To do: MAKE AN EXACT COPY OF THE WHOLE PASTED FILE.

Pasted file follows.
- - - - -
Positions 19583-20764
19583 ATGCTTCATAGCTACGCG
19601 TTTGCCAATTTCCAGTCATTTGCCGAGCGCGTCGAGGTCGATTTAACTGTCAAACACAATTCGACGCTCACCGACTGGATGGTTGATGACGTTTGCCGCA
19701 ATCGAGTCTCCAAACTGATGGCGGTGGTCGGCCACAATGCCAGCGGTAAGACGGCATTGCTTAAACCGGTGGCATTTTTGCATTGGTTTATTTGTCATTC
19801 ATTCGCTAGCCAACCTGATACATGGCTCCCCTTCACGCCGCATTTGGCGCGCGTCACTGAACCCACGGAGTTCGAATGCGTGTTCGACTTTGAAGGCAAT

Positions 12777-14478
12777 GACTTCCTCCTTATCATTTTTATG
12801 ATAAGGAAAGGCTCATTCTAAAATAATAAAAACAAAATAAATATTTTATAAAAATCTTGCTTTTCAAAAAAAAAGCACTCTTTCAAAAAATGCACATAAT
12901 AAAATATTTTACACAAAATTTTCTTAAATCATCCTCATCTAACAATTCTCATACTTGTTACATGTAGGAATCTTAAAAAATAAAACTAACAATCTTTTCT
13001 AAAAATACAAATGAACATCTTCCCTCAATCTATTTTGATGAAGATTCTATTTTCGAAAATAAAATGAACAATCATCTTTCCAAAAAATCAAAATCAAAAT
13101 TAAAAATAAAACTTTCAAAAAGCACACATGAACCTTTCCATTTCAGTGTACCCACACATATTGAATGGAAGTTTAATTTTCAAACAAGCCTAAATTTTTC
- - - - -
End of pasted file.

Positions 19583-20764
19583 ATGCTTCATAGCTACGCG
19601 TTTGCCAATTTCCAGTCATTTGCCGAGCGCGTCGAGGTCGATTTAACTGTCAAACACAATTCGACGCTCACCGACTGGATGGTTGATGACGTTTGCCGCA
19701 ATCGAGTCTCCAAACTGATGGCGGTGGTCGGCCACAATGCCAGCGGTAAGACGGCATTGCTTAAACCGGTGGCATTTTTGCATTGGTTTATTTGTCATTC
19801 ATTCGCTAGCCAACCTGATACATGGCTCCCCTTCACGCCGCATTTGGCGCGCGTCACTGAACCCACGGAGTTCGAATGCGTGTTCGACTTTGAAGGCAAT

Positions 12777-14478
12777 GACTTCCTCCTTATCATTTTTATG
12801 ATAAGGAAAGGCTCATTCTAAAATAATAAAAACAAAATAAATATTTTATAAAAATCTTGCTTTTCAAAAAAAAAGCACTCTTTCAAAAAATGCACATAAT
12901 AAAATATTTTACACAAAATTTTCTTAAATCATCCTCATCTAACAATTCTCATACTTGTTACATGTAGGAATCTTAAAAAATAAAACTAACAATCTTTTCT
13001 AAAAATACAAATGAACATCTTCCCTCAATCTATTTTGATGAAGATTCTATTTTCGAAAATAAAATGAACAATCATCTTTCCAAAAAATCAAAATCAAAAT
13101 TAAAAATAAAACTTTCAAAAAGCACACATGAACCTTTCCATTTCAGTGTACCCACACATATTGAATGGAAGTTTAATTTTCAAACAAGCCTAAATTTTTC